'The Prince' And How To Do An 'Adult Baby' Cartoon Right
Look, I’m not one for conspiracy theories, though the Moon landing was totally shot on a soundstage … on Mars; that’s why they call them Universal Pictures. However, I’d have no trouble believing that the new HBO Max cartoon comedy The Prince originally planned to focus on just the titular Prince George and only threw in the rest of the British royal family as supporting characters at the last minute. Why? To piss people off and generate some sweet controversy after everyone on the staff realized their main character just wasn’t funny.
I just don’t get how that came as a surprise to them since they never actually tried to make him funny. Instead, they made the 7-year-old Prince George a precocious/pretentious, self-centered, social media addict, but that’s less of a joke and more an accurate description of every rich kid in Manhattan with a hyphenated surname and a weirdly-spelled WASP-y first name. No one’s tuning in to watch that. You need more. Like, say, Queen Elizabeth II dropping F-bombs, or Matthew Crawley from Downton Abbey playing an idiot momma’s-boy Prince Charles and his zombie father, or Orlando Bloom voicing Prince Harry who doesn’t even know what a fridge is.
Yeah, that will get both fans and opponents of the royal family watching, the former out of anger and the latter out of curiosity, to see what the show does with them next. The problem is that that’s it. There are no more jokes about George’s family in the entire series, almost as if someone had to come up with these characters on the spot because, for the longest time, they were just so sure that a baby acting like an adult would be enough to carry an entire series.
Now, “adult babies” have been done many times before, but the story only ever works when that’s where the joke starts. In The Prince, that’s where it ends. In that regard, the show shares a lot of similarities with Allen Gregory, a forgotten 2011 adult animated comedy about a 7-year-old precocious/pretentious, self-centered, social media addict voiced by Jonah Hill. Today, everyone involved with this series is so ashamed of it, you could make good money by fabricating evidence that they couldn’t have worked on Allen Gregory because they were secretly living in the attic of an assisted living facility at the time to watch old people go to the toilet. What we can learn from the failure of Allen Gregory is that “adult” themes aren’t the secret to the success of an adult baby story.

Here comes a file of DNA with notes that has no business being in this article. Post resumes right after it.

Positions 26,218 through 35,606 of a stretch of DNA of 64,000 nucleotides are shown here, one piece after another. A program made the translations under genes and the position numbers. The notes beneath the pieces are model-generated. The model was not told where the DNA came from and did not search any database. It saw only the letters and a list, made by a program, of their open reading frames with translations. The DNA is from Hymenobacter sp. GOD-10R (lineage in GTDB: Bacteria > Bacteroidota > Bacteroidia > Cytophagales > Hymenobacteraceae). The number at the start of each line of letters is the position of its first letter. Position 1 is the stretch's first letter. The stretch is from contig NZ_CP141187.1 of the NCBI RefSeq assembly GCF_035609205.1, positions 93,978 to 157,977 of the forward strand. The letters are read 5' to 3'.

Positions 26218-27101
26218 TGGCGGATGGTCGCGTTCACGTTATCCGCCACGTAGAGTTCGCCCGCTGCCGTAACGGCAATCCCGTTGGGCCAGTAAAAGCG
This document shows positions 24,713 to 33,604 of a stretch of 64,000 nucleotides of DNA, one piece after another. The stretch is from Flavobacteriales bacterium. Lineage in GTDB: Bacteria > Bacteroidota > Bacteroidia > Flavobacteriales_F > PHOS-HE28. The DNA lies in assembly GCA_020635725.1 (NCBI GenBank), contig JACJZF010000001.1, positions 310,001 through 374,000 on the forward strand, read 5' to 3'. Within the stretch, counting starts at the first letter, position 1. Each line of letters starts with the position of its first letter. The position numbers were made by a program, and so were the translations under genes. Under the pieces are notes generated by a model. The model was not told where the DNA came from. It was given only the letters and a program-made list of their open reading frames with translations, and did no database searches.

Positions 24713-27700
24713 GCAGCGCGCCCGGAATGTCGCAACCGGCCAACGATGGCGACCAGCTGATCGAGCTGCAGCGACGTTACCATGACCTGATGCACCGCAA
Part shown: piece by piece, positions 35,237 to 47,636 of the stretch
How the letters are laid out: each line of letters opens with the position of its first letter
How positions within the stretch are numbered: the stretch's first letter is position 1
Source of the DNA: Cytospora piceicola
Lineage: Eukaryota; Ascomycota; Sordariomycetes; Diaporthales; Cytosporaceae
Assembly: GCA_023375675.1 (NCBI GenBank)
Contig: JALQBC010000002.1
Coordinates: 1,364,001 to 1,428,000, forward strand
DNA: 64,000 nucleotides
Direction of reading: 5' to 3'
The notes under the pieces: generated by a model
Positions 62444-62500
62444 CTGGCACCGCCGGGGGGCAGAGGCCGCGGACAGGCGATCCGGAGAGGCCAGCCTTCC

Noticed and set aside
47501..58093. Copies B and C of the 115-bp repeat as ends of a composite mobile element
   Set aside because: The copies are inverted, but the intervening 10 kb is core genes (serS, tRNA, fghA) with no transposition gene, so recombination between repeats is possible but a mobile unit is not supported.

The Prince merely had a bunch of royals swearing (and the occasional mutant mass-murder). Allen Gregory had the titular character being sexually attracted to his elderly, heavyset principal. The series went HARD on disturbing content. But that’s not what people ultimately want.
As weird as it sounds, Family Guy and The Boss Baby were the ones that got it right because their adult baby characters are not one-note jokes. Stewie Griffin started out as a toddler mad scientist, and if he stayed that way, he’d probably have been forgotten by now. But he actually grew and evolved into a somewhat complex character with insecurities, likes, and a personality, which actually lent themselves to some truly dramatic moments on the show (yes, really). Similarly, The Boss Baby was also more than its basic premise, focusing on such themes as sibling rivalry, etc.
In the end, we sort of want stories about children to not be too dark and to be kind of hopeful. Maybe it’s evolution tricking us into caring for all human crotch-gremlins, even the cartoon adult ones, or maybe humanity isn’t as bad as we thought. Probably not, though, since we made a cartoon where Prince William is voiced by Ramsay Bolton/Barry from Misfits himself, and we did NOTHING with it like a bunch of goddamn comedy criminals. Screw humanity.
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Top Image: HBO Max